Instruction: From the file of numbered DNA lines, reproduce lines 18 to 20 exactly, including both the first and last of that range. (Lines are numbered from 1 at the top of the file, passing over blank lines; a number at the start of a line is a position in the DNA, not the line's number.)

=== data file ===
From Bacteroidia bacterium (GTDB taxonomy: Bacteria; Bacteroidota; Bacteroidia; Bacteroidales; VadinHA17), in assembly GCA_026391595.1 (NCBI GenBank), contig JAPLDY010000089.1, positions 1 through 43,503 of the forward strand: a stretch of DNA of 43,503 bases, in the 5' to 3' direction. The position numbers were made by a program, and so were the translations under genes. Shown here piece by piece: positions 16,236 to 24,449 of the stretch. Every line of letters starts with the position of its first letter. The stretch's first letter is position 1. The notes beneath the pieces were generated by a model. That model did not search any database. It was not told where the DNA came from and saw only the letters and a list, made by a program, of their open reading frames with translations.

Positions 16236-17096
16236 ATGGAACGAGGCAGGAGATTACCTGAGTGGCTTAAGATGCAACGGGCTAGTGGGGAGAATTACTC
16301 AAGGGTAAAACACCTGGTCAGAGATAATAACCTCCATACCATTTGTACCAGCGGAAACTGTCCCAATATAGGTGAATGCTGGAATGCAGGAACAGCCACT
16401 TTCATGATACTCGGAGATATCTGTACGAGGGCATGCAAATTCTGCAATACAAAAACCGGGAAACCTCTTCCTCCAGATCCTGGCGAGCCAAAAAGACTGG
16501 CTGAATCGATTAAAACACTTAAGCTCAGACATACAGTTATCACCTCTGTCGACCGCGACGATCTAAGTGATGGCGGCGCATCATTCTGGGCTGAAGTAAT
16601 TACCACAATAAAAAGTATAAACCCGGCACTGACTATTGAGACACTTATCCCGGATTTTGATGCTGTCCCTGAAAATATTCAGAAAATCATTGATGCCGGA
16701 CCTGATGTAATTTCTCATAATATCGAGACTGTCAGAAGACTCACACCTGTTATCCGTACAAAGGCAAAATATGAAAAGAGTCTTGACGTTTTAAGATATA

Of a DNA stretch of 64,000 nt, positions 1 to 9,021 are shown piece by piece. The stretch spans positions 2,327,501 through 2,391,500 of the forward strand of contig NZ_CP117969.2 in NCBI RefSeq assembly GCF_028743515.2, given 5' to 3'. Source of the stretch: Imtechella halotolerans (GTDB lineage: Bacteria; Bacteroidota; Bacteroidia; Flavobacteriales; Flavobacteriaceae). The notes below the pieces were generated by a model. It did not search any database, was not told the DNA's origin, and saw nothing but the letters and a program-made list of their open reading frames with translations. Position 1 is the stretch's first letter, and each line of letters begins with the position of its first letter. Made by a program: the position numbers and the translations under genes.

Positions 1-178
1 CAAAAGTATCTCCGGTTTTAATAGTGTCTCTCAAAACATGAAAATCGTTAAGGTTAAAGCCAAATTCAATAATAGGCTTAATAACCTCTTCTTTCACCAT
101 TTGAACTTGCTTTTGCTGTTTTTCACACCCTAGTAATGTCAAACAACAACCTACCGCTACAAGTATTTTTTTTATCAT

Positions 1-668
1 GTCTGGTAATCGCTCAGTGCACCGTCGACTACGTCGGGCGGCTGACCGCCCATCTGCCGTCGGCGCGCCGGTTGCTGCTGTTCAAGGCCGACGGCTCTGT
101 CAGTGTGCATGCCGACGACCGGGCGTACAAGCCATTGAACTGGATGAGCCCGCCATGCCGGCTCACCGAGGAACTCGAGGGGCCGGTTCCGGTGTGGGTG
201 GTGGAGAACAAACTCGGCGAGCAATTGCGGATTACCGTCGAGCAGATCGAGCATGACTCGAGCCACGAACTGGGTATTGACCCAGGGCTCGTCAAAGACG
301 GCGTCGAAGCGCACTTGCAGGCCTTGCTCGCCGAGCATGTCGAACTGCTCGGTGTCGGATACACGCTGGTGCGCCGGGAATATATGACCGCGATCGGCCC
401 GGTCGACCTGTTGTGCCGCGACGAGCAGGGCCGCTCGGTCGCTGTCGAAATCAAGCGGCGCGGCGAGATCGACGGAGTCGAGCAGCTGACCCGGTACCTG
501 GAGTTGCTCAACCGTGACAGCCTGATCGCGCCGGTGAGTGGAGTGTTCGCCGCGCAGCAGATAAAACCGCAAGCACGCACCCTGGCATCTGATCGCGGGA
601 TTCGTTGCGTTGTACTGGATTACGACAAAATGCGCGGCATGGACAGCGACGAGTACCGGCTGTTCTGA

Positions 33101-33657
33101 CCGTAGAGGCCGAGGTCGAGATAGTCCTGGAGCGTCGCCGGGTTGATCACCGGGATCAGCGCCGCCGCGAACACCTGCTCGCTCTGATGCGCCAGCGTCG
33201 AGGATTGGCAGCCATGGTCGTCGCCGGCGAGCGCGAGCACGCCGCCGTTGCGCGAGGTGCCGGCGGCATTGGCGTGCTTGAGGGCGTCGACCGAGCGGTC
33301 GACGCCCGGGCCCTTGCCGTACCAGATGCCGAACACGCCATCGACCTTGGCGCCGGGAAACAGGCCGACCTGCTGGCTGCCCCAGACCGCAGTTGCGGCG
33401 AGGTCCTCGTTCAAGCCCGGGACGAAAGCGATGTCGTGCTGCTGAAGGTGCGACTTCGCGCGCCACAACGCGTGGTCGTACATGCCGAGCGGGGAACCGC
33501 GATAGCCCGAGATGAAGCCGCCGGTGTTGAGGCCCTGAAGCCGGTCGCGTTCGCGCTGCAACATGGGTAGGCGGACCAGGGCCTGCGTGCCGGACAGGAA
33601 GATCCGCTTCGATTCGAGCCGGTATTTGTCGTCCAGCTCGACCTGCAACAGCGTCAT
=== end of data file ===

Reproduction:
401 GGTCGACCTGTTGTGCCGCGACGAGCAGGGCCGCTCGGTCGCTGTCGAAATCAAGCGGCGCGGCGAGATCGACGGAGTCGAGCAGCTGACCCGGTACCTG
501 GAGTTGCTCAACCGTGACAGCCTGATCGCGCCGGTGAGTGGAGTGTTCGCCGCGCAGCAGATAAAACCGCAAGCACGCACCCTGGCATCTGATCGCGGGA
601 TTCGTTGCGTTGTACTGGATTACGACAAAATGCGCGGCATGGACAGCGACGAGTACCGGCTGTTCTGA